Could Machine Learning Save Our Health Care Program? Let’s Read and Learn
We are very quickly going to reach a tipping point where AI can transform health care. This is a research project at the moment. But the potential is enormous. For the NHS (National Health Service), machine learning could mean better care and lower costs as machine learning take on some of the jobs done by doctors. Their power comes from not just analyzing images in milliseconds but learning from the data they collect.
Deepmind Is leading the way in AI not just in the UK but in the world. It was set up by three partners in 2010. Four years later it was bought by Google for £400 million. — four years later. This gives us a sneak preview into a new type of health care that patients laugh. But it also unnerves people worried about medicine slipping into corporate control. Mustafa Suleyman, one of the founders talk about the company’s project with the NHS. He said “what I am really worried about is that the fear and the reactionary paranoia is going to limit the access to what is clearly going to be an incredibly valuable technology which will change people’s lives.”
Learn From The Applied Machine Learning in the UK
In the UK the total cost of blindness is £28 billion every year. Equal to a fifth of the health Budget. Everyday, 220 people go blind because of macular degeneration, a completely treatable condition when caught in time. The Royal College of ophthalmologists says patients with and acute vision should be seen within two weeks. But the NHS is falling short of this guidance.
At Deepmind the technology they are pioneering is getting machines to teach itself. Last year, in a ground-breaking moment, a computer outsmarted the best human brain in the ancient Chinese game of Go, the holy grail of artificial intelligence. This game is special because there are more possible moves than they are atoms in the universe. So there is no way of calculating every option on the board. Instead, the machine have to mimic, learned from experience, a little bit like the human brain. Every time it did this it got better and eventually it beat the Grand Master.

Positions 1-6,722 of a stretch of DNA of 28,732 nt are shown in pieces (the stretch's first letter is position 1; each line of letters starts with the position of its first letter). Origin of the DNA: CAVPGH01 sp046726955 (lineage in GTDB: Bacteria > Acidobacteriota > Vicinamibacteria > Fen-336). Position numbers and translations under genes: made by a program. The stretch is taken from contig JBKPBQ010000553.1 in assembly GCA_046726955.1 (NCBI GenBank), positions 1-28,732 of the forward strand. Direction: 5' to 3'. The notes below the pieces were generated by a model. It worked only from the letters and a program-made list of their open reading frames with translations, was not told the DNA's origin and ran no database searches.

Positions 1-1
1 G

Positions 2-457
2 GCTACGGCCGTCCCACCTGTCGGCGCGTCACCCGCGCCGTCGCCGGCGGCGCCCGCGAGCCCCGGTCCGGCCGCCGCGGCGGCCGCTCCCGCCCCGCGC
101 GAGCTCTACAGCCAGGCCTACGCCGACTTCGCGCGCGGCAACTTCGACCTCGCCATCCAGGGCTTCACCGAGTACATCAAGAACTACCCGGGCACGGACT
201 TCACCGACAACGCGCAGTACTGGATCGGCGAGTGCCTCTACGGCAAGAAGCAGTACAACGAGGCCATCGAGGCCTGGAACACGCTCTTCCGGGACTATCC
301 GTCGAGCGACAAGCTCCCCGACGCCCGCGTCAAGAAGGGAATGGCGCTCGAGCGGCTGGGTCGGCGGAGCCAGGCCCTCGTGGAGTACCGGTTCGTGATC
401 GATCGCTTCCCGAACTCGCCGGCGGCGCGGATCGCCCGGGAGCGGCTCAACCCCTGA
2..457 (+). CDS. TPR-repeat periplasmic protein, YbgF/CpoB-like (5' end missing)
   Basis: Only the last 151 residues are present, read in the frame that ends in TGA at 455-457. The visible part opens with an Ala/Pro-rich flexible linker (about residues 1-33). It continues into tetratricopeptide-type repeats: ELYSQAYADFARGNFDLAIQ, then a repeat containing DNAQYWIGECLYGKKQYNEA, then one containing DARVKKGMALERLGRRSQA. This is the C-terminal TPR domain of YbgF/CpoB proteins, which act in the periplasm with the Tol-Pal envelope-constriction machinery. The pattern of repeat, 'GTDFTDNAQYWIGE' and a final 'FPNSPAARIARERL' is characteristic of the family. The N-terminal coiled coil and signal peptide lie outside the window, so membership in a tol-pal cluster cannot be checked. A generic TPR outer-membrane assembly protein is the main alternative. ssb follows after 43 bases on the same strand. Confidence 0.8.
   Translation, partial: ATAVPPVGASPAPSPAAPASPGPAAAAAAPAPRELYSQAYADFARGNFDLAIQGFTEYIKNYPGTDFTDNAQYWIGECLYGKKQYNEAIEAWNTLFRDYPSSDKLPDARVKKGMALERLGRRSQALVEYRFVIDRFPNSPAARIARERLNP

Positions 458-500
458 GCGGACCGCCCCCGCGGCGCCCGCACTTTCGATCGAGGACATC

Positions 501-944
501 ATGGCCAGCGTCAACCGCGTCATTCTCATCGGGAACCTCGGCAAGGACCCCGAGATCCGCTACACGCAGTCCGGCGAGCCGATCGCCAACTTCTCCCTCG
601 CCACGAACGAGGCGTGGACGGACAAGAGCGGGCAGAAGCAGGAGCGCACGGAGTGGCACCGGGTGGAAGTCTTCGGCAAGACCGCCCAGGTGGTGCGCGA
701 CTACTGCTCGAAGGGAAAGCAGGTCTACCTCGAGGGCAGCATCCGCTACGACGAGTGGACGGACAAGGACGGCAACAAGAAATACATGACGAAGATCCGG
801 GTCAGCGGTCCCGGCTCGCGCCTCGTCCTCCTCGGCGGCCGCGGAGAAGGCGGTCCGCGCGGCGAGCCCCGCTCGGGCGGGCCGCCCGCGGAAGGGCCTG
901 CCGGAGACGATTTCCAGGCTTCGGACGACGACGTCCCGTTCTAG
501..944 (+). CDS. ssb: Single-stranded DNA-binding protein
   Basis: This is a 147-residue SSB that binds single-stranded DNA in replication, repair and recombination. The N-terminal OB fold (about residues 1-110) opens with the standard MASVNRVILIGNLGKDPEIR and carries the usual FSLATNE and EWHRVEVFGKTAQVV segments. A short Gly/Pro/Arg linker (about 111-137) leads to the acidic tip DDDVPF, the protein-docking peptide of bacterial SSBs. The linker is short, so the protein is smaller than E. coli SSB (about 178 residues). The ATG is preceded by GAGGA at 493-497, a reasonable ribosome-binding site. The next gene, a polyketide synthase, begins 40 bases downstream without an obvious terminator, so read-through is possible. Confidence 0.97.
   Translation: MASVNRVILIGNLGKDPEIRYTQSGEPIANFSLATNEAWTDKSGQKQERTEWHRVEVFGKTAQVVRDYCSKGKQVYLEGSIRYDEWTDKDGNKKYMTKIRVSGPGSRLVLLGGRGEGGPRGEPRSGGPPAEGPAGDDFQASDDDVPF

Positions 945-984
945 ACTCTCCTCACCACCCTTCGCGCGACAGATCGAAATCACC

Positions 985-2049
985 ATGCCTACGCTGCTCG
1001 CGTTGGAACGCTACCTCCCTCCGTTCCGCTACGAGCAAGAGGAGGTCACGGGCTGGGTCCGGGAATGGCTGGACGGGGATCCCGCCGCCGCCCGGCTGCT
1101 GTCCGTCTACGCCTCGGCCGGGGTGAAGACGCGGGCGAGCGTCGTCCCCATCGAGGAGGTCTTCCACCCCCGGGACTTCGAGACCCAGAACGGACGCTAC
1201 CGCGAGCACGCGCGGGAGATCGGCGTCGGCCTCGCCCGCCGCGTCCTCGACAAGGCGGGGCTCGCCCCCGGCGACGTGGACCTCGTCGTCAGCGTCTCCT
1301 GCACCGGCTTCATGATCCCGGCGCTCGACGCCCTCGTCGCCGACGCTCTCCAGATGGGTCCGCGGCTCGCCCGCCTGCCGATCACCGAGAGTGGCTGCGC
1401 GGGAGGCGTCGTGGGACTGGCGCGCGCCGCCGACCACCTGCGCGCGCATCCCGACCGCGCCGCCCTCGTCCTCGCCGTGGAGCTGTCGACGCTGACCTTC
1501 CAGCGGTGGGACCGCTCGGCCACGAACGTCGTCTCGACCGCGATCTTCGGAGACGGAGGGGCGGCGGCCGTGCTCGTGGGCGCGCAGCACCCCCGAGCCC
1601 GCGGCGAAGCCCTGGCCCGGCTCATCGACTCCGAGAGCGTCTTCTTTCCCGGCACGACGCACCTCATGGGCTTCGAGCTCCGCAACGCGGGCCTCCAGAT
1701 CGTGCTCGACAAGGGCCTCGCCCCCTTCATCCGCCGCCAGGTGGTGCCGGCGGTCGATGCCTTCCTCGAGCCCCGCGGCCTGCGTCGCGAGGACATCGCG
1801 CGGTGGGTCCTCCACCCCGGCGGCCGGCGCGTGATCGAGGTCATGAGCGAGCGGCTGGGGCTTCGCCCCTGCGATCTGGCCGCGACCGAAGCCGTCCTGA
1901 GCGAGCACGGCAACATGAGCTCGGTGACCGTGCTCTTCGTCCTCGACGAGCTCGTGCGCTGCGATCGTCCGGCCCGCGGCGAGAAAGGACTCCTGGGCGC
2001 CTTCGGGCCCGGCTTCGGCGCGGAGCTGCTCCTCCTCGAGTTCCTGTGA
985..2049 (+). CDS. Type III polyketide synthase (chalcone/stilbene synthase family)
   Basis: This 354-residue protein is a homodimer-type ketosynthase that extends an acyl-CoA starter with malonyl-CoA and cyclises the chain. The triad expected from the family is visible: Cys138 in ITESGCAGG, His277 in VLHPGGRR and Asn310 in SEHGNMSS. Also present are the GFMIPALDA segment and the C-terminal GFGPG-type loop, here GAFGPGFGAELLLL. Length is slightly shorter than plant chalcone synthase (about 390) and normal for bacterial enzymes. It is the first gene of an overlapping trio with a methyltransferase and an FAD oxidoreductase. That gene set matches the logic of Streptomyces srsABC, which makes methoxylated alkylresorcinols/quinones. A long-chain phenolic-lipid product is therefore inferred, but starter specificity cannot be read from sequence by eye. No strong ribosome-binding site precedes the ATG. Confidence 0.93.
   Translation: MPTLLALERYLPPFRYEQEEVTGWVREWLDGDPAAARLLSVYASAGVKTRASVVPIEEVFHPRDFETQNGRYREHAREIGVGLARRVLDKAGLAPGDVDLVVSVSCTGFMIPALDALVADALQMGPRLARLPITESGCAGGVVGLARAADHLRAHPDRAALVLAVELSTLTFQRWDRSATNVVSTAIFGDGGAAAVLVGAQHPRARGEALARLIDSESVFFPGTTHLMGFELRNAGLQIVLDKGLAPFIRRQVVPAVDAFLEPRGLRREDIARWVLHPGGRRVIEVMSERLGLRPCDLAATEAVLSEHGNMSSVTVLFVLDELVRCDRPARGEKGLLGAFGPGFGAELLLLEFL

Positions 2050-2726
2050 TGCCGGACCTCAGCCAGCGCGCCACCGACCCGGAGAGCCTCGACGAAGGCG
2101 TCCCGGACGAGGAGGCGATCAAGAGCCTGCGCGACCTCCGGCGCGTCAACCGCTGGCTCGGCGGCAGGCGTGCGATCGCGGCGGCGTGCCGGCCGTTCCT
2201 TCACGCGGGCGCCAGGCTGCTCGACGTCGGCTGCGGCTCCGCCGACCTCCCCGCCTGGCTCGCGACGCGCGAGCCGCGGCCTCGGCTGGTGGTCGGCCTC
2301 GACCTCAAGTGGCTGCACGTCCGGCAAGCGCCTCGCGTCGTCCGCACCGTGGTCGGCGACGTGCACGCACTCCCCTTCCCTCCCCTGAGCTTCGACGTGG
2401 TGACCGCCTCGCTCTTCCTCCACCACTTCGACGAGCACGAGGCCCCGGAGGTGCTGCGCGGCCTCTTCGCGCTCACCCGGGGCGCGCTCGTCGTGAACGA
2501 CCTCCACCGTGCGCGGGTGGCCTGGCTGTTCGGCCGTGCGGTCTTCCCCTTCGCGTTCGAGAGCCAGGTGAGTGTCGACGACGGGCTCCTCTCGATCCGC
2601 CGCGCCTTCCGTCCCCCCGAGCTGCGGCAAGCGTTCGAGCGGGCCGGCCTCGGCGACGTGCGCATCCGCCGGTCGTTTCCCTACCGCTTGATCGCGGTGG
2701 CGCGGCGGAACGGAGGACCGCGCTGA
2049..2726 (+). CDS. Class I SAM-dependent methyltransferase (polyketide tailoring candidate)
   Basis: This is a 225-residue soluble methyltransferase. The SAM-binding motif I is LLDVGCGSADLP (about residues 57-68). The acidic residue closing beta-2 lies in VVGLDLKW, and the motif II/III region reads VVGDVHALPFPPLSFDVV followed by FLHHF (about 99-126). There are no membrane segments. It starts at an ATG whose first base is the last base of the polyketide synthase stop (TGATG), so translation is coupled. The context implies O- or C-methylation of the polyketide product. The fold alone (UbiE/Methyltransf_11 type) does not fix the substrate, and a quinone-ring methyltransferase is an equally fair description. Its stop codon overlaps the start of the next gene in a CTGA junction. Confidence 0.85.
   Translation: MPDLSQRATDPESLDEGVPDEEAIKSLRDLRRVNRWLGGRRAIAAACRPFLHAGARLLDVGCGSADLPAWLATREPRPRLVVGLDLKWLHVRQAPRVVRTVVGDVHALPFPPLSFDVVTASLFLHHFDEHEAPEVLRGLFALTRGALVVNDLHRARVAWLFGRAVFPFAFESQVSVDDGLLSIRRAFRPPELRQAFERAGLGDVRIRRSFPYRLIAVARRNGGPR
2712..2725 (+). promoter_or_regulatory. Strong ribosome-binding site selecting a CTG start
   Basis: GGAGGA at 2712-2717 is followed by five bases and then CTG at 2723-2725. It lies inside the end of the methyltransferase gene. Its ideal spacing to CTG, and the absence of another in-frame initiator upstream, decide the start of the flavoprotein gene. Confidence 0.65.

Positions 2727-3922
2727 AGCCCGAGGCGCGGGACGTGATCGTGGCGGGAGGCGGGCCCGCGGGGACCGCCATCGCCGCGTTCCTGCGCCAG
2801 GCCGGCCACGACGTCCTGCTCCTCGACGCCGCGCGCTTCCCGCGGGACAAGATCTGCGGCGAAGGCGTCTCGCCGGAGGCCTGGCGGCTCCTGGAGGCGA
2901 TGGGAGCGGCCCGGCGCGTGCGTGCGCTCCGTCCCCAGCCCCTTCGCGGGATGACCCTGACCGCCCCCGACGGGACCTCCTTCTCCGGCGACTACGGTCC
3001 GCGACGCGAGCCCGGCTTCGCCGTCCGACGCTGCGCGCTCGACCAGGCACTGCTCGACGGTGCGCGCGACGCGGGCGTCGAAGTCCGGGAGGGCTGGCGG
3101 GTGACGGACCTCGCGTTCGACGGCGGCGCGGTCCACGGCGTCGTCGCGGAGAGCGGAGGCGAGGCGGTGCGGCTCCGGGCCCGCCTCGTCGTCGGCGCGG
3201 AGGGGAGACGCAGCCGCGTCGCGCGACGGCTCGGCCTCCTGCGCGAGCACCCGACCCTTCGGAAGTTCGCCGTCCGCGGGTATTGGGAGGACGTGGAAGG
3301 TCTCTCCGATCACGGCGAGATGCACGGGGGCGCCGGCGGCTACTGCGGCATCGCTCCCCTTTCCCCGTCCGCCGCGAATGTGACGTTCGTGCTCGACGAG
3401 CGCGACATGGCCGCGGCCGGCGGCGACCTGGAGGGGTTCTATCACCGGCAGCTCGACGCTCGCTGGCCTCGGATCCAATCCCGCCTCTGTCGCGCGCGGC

Now the same technology is being used to save people’s sight. Elaine knows all about the trauma that can bring. 15 years ago she started to go blind in her left eye.
“She said “I remember it. I was walking along a path in the woods. The shadows were getting darker and darker. Everything was getting dimmer and dimmer. And I felt less than a person. I felt… I felt alienated from everybody else.”
Then just three years ago Elaine faced the prospect of losing the sight and have the eye, as well.
She said “I waited maybe six to eight weeks for an appointment, worrying all the time that something dreadful was going to happen to this I. Just thinking about what the consequences would be if you are blind you are vulnerable. And life for me, then, would not have been worth living, it really wouldn’t.
Machine Learning in Action
Thanks to AI it has turned out to be a very different story for her. She was one of the first AI test studies at Moorfield. And now, instead of living in the shadows she spends her time in the clouds. She is raising money for other patients facing blindness.
This is AI in action. It looks like a normal scanner but inside there is a machine learning a tool that can analyse thousands of complex images almost instantly. They show not just the back of your eye but the cross-section of the retina at a higher magnification than an MRI machine. Hours of work for a person, just a few seconds for an AI machine.
A commonest cause for blindness in the UK is called Age-Related Macular Degeneration (AMD). The thing about AMD is that nearly 200 people every single day, just in the UK, develop the blinding forms of AMD. The Royal College of ophthalmologists suggest these patients should be seen and treated within two weeks of the onset of their symptoms. The reality is that on the NHS that target isn’t being met. Machine learning would allow us to identify those patients and get them treated not just within the two weeks, but potentially within two days.